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How To Thicken Tzatziki Sauce ⋆ 5 Of The Best Solutions ⋆

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Have you noticed your Tzatziki sauce is a little runnier and thinner than you would have hoped? Fortunately, it can be fixed. But what can you use, and how do you effectively do so? Well, here are all of your options to help you achieve that perfect creamy consistency.

So, how do you thicken a tzatziki sauce? The best way to thicken a tzatziki sauce is by adding a thickening agent. Cream, cheese, strained yogurt, or Xanthan gum are some of the best options for this. Otherwise, you can make a second, thicker batch and mixing it in with the former, thinner sauce.

It is very important for you to understand how the ingredients in a tzatziki sauce interact when combined.

To make your tzatziki, use thicker yogurt, such as Greek yogurt. 

Otherwise, you will need to strain plain yogurt before adding the cucumber (which I also recommended that you prepare in advance too).

Cucumbers are extremely watery and naturally release liquid when cut or combined with yogurt.

So, it’s easy to end up with a liquidy, thin, flavorless sauce if you don’t salt, drain, and dry the cucumbers before making tzatziki.

When it comes to your thickening options, just consider that the method that is best for you will depend on the time and ingredients you have available.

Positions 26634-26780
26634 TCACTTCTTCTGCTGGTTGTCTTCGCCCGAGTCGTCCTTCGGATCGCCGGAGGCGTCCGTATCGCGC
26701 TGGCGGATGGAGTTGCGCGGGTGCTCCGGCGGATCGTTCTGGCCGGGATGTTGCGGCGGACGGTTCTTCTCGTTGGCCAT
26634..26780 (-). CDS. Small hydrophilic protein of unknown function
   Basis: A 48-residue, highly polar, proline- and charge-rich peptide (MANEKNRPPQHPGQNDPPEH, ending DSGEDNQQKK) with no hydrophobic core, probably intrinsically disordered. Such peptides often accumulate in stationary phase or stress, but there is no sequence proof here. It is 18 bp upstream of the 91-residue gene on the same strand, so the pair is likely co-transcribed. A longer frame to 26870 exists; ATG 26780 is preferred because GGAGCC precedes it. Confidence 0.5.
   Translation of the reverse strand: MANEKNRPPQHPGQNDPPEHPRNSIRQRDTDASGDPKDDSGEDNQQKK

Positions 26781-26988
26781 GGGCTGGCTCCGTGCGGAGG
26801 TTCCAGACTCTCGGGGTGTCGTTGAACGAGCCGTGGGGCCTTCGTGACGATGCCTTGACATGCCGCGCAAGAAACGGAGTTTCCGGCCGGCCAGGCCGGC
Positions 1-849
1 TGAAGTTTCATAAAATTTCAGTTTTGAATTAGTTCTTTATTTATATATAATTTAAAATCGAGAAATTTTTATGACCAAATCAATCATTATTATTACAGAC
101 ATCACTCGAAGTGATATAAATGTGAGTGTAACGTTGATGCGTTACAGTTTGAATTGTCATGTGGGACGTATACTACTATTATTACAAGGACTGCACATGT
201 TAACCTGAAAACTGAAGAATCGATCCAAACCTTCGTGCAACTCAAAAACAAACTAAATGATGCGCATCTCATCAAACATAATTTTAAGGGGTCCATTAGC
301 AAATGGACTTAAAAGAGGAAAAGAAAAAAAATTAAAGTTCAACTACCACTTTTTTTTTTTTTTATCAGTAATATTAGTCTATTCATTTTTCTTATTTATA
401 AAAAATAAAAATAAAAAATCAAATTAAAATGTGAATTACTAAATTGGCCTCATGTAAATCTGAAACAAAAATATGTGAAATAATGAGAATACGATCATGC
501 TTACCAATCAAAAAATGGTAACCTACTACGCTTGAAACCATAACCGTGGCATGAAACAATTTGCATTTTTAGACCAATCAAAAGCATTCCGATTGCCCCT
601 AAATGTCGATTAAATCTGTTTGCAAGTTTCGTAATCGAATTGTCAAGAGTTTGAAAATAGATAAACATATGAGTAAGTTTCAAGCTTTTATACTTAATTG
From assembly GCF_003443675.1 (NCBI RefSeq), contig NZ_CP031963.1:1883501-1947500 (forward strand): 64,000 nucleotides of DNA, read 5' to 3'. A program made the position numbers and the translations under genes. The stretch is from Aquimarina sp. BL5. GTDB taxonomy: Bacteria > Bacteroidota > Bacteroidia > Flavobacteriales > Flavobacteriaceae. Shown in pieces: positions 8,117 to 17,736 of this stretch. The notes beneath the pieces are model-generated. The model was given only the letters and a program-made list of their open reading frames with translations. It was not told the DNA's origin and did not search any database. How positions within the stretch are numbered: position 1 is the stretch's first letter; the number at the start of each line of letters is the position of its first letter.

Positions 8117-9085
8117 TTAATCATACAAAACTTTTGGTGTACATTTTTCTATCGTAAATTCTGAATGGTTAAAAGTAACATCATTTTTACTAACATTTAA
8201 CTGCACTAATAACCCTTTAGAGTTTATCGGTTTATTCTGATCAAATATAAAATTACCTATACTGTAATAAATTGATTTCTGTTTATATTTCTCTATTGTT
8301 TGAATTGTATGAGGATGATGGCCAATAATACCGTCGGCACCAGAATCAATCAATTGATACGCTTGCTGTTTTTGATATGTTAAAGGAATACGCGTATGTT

Let’s now take a look at why your sauce may be too wet, to begin with. That way, you can ensure this does not happen again.

Then we will move on to the methods.

So keep reading to save your sauce!

Why Is My Tzatziki Sauce Thin?

Tzatziki sauce can be watery because too much olive oil, lemon juice, or vinegar was added to the sauce. Or it could be due to the type or consistency of the yogurt used or incorrectly preparing the cucumbers before adding them. Blending the sauce can also make it thin.

Greek yogurt will give you the best results. 

If you can’t find Greek yogurt, straining regular/plain yogurt for a few hours will suffice.

At the same time, it’s advised to find a good and reputable recipe. 

One thing to note is that measuring your ingredients accurately can prevent you from using them in excess.

How Thick Does A Tzatziki Sauce Be?

Tzatziki sauce should be rich, lusciously creamy, and flavorful! Relatively thick yet airy and light is best.

Tzatziki sauce that is thick enough to eat with a fork is considered excellent.

In fact, it clings to your pita, vegetables, or any other food nicely.

So, how will you know whether your tzatziki sauce is thick enough? There’s a simple test – just take a spoon to check the thickness.

When you dip the spoon into the sauce and lift it out, the sauce should coat the back of the spoon beautifully without easily falling off.

What Can You Use To Thicken Tzatziki Sauce?

If your tzatziki sauce is too thin, the simplest way to thicken it is to use the right ingredients and properly prepare them before making the sauce. The other option is to use thickeners.